Lymphatic vascular development begins when endothelial cells lining the cardinal vein acquire lymphatic identity and sprout to form the primary lymph sacs.10,29 To determine whether platelets interact with LECs during this process we performed immunostaining of transverse sections of E11.5 mouse embryos to detect platelets and LYVE-1+ LECs. Platelet aggregates were detected on the surface of LECs in the cardinal vein in 17 of 80 sections from wild-type embryos, but in only 1 of 240 sections from Slp-76−/− embryos (Figure 5C). Most of these aggregates were composed of 1 or 2 layers of platelets on the surface of individual LECs (Figure 5C arrows). Similar platelet-LEC interactions could not be detected in the intestine or elsewhere at later time points in embryos or neonates (data not shown). However, infusion of wild-type platelets into SLP-76–deficient embryos (Figure 5D) or neonates (Figure 5E), in which blood circulates in contact with lymphatic endothelium, resulted in the rapid formation of platelet aggregates on the surface of LECs. These studies show that platelets contact LECs during their specification in the cardinal vein and form aggregates on the LEC surface in a SLP-76–dependent manner in vivo.

Platelets do not affect endothelial viability, proliferation, or migration in vitro

To determine how platelets might regulate lymphatic vascular development we cocultured primary LECs with human platelets and measured endothelial viability, proliferation, and migration. Platelet coculture did not cause LEC death or slow the proliferation of LECs in vitro (Figure 6A-B). Platelets also did not alter the rate of LEC migration in an in vitro scratch assay (Figure 6C). These studies suggest that platelet activation on the surface of LECs does not affect lymphatic vascular development through major changes in cell viability, proliferation, or migration.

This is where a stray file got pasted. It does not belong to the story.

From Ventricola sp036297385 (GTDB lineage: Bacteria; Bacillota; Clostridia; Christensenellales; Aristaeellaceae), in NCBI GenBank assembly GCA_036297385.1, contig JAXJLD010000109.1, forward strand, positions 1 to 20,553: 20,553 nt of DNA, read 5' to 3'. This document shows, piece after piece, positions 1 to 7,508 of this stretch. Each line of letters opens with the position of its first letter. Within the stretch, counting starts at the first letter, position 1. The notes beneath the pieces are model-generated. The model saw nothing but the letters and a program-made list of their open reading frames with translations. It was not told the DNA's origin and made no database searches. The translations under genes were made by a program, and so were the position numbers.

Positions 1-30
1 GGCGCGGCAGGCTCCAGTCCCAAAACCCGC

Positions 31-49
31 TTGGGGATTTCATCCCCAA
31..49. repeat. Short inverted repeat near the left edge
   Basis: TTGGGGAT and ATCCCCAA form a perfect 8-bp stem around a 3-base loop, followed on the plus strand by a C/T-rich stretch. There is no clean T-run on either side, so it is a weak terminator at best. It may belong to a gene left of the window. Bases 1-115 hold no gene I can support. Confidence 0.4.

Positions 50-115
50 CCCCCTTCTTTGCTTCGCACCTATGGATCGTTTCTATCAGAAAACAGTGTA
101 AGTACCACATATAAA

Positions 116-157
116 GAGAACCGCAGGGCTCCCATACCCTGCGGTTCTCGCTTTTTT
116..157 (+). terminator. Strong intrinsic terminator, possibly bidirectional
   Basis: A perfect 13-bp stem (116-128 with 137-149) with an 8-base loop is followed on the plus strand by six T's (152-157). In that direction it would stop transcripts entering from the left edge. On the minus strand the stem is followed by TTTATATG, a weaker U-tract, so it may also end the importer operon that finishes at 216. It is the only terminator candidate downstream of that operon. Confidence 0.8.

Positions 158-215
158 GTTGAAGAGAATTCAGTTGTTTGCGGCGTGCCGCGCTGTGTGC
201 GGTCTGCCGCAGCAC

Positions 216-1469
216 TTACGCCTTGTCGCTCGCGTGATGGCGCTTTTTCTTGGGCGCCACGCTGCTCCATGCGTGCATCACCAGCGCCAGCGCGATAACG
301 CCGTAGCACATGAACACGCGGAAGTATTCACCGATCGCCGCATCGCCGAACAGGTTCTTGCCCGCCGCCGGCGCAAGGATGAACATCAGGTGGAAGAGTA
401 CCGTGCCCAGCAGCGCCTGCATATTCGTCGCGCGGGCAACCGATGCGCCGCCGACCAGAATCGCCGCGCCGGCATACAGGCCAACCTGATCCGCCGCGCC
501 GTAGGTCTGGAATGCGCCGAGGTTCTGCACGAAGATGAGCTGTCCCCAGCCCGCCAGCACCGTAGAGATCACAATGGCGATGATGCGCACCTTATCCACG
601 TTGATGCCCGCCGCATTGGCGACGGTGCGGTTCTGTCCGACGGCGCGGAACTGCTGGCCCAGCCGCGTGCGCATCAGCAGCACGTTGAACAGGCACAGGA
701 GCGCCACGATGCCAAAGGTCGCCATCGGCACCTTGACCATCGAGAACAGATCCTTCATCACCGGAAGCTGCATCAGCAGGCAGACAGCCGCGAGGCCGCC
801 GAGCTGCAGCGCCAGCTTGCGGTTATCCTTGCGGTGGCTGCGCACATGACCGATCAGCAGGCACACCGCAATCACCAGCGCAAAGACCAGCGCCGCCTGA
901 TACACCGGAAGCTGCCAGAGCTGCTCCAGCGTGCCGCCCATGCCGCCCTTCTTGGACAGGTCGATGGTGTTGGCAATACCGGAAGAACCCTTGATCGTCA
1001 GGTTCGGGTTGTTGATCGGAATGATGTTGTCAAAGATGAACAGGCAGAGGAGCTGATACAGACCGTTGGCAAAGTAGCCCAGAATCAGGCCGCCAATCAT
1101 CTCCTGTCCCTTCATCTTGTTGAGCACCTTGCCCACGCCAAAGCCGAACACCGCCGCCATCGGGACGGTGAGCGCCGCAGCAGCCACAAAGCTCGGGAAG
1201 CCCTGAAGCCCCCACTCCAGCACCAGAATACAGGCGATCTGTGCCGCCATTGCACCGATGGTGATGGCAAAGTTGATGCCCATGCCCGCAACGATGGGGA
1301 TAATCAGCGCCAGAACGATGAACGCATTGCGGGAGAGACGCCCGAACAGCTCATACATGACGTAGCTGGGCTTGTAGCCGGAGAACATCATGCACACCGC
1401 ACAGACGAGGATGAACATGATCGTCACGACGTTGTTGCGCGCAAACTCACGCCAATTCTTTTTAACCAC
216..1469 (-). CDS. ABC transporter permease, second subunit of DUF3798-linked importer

Figure 6

Platelets do not affect LEC viability, proliferation, or migration in vitro.(A) Overnight culture of platelets with LECs does not affect endothelial cell viability measured by nuclear uptake of propidium iodide. Control indicates cells not treated with propidium iodide. (B) Overnight culture of platelets with LECs does not affect endothelial cell proliferation measured by uptake of BrdU after a 2-hour pulse. Control indicates cells not treated with BrdU. (C) Culture of platelets with LECs does not alter migration in a scratch assay. N = 3 for each group. Error bars indicate SD.

Genetic lineage tracing shows that blood cells do not contribute to lymphatic endothelium at sites of vascular mixing

These studies collectively support a mechanism in which platelets regulate lymphatic endothelial and vessel growth through a PDPN–CLEC-2 interaction. In contrast, previous studies have suggested that SLP-76 might be required in circulating endothelial precursors that directly contribute to vascular endothelium to prevent blood-lymphatic vascular mixing.9 To definitively test this mechanism we used a Vav-Cre transgene that drives highly specific and efficient recombination in definitive hematopoietic cells15 to simultaneously delete Slp-76 and permanently activate YFP expression in the blood cells of Vav-Cre;Slp-76fl/;R26RYFP mice. Vav-Cre;Slp-76fl/;R26RYFP embryos and neonates exhibited defects in blood-lymphatic vascular separation identical to those of SLP-76–deficient embryos, indicating Cre activity in the causal cell type (supplemental Figure 4). To determine whether circulating hematopoietic cells contribute to lymphatic vascular endothelium, we examined expression of YFP in Vav-Cre;R26RYFP animals in the intestinal submucosa, which is the site of greatest vascular disruption in animals lacking PDPN, CLEC-2, SYK, or SLP-76.6 Confocal analysis failed to show any YFP+LYVE-1+ LECs in Vav-Cre;R26RYFP animals (0 of 596 endothelial cells in 221 vessels; Figure 7A-D). By contrast, YFP+LYVE-1+ endothelial cells were readily detected in the intestine of Tie2-Cre;R26RYFP neonates in which Cre is expressed in all endothelial cells (Figure 7E-F). These studies definitively exclude a role for circulating endothelial precursors in this regulatory pathway and are consistent with a mechanism in which LEC PDPN activates platelet CLEC-2 and SLP-76 signaling.

Figure 7